It’s not everyday that you see a blue and gold macaw perched in a tree and a colorful tropical garden a part of the scenery in South Philadelphia. But these two unusual attractions are fixtures on the block of South 10th Street between Catherine and Christian streets. Formerly a predominately Italian neighborhood in an area that had been associated with Mafia activity, this block has changed radically over the last two decades. Today, the block consists of white- and blue-collar workers, inter-racial couples, same-sex couples and both young and old families.
“When we first moved here, we were surrounded by elderly Italian women,” said Scot Ziskind, a resident for 25 years. Scot and Marcie Ziskind were married in 1985 and bought their first home as a married couple in this neighborhood. As a young Jewish couple, the Ziskinds said they felt out of place in the Italian community, but never unsafe. “When we first moved in, a neighbor approached us and said they knew we were Jewish, but that was ok. We were startled at first, but that’s the kind of community it was here. Everybody knew everybody,” said Ziskind.
For others, this neighborhood offered an opportunity to establish a business. Carl Weisse, a resident and business owner on the block for 23 years, bought his property originally for his chiropractic business. “I found this magnificent building on the corner of 10th and Catherine and I knew this neighborhood, so close to Center City, wouldn’t stay bad for very long,” said Weisse. After five years, he moved his family into the upstairs of his property and they’ve remained there ever since. “At first, I didn’t think I could raise my family here. I bought a house in deep South Philly and that’s where my family and I lived. But after time, we relocated here.”
Both the Ziskinds and Weisse have witnessed first hand the changes of the neighborhood. “As the Italian families sort of died out and the housing project two blocks away was demolished, younger families started to move in,” said Weisse. The young families brought with them a positive gentrification that created a fresh interest in maintaining a community. “Young people really saved this neighborhood. They came in and wanted to organize things. They wanted to create a safe area for their children and it really benefited us,” said Ziskind.
The new block began to take shape and its defining characteristic remains to be its diversity. “We have everything on this block. We have people from all different races, same-sex couples, families and single people living here,” said Trisha Eckstein, a resident of six years. Eckstein is a stay-at-home mom to her thirteen-month-old daughter, Mya. “I feel blessed to live on this block. It’s exposing Mya to all different types of people that we couldn’t find in the suburbs,” said Eckstein.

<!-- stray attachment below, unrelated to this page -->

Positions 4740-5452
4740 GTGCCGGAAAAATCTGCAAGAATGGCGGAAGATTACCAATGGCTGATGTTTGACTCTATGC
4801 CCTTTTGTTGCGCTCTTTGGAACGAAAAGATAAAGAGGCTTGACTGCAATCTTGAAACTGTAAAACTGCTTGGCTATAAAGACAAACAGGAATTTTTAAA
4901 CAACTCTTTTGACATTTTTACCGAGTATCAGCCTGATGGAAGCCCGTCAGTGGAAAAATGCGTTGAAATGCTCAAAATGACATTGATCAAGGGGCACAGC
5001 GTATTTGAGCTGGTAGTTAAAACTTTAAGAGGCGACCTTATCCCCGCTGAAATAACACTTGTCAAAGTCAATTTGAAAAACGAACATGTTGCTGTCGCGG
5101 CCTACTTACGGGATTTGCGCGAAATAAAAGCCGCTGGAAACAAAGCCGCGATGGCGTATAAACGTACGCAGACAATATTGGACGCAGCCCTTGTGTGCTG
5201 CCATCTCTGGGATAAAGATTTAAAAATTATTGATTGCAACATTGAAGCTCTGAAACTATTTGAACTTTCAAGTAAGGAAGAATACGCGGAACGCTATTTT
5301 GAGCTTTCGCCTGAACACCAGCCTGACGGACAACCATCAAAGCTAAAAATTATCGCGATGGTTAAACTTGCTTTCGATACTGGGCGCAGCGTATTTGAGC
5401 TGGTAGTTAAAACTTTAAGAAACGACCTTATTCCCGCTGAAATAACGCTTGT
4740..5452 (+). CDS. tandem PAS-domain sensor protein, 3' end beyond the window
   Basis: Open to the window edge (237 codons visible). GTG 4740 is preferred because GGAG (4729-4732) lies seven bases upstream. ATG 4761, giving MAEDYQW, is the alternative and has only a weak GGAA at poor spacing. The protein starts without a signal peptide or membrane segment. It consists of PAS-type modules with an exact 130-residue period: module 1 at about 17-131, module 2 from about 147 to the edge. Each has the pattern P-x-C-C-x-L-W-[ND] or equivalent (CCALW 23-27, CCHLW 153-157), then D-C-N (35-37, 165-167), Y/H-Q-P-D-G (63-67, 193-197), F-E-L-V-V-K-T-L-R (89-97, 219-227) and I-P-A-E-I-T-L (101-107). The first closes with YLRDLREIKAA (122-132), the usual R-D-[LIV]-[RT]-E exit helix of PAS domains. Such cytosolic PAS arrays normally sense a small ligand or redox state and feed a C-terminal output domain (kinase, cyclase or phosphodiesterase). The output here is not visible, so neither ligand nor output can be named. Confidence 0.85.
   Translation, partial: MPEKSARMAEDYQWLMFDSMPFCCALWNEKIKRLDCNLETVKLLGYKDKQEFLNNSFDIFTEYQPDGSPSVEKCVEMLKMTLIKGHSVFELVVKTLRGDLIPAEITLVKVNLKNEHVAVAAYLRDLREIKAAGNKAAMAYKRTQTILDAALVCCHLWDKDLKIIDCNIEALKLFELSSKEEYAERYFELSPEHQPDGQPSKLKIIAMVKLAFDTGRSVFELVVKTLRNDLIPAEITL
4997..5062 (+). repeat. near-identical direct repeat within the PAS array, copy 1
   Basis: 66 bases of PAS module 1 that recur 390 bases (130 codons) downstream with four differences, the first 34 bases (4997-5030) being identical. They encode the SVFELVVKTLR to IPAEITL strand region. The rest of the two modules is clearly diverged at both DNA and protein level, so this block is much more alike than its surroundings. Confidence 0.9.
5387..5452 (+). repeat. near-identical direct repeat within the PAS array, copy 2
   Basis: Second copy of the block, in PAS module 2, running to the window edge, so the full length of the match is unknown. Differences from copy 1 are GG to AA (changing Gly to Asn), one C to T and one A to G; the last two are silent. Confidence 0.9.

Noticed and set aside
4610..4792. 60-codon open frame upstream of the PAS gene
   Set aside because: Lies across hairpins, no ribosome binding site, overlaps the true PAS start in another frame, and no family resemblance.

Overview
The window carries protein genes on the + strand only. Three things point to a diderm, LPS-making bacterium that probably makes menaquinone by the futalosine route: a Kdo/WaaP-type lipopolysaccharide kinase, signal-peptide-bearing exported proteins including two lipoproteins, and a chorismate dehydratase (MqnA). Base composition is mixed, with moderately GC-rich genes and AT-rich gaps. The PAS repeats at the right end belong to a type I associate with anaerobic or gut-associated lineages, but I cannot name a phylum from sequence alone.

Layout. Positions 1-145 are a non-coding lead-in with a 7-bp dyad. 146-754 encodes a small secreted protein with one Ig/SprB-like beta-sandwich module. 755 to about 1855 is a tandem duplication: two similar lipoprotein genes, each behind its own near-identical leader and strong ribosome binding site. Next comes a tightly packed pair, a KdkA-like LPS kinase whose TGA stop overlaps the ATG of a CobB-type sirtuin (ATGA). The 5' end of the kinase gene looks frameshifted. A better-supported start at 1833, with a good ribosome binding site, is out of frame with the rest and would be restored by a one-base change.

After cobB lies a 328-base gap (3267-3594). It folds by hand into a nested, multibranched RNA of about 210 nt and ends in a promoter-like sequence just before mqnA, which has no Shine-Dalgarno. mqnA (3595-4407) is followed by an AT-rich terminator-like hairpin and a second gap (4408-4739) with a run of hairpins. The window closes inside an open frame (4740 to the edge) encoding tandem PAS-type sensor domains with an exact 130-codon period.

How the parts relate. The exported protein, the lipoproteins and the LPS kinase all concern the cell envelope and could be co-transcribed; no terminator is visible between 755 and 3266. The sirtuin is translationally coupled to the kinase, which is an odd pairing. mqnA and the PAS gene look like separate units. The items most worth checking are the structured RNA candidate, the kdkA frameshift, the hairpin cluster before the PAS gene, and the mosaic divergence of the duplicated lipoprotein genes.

“It is a wonderful feature of the neighborhood, it is very welcoming. You know, as a gay man, I’ve never had a problem in Bella Vista and it’s a very good feeling”, said George Hoessel, a resident of five years. Hoessel moved back to Philadelphia after working in Washington, D.C., for the Environmental Protection Agency for 28 years. After retiring in 2004, Hoessel knew he wanted to live in Bella Vista. “When I was younger, I always loved the culture of this area. I was fascinated by the mob, the Italian eateries and the history of the area,” said Hoessel.
The neighborhood’s proximity to central attractions in Philadelphia has also been a main incentive for residents. “I can walk to pretty much everywhere and if I don’t walk, I’ll ride my bike,” said Hoessel.
For the Ziskinds, living in this neighborhood has also brought a new business venture. Two years ago, Marcie Ziskind was walking back to her home when she passed a paint-your-own pottery store. “Randomly, it caught my attention and I stopped in. The owner told me she was looking for a bookkeeper and I had experience with that,” said Ziskind. Nearly one year later, Ziskind now owns the business, the Expressive Hand. “My neighborhood has really been supportive. During the snowstorms last winter, most of my neighbors came in when they were stir-crazy,” said Ziskind.
But with the positives, come negatives. Gentrification may have helped transform this neighborhood, but it has also brought its unpleasant effects. “I couldn’t afford to buy a house in this neighborhood now,” said Ziskind. When they bought their house in 1985, the Ziskinds paid $63,500. They say their house is now valued at $700,000. For residents, the diversity and eclecticism of this block is a characteristic they are willing to pay for.
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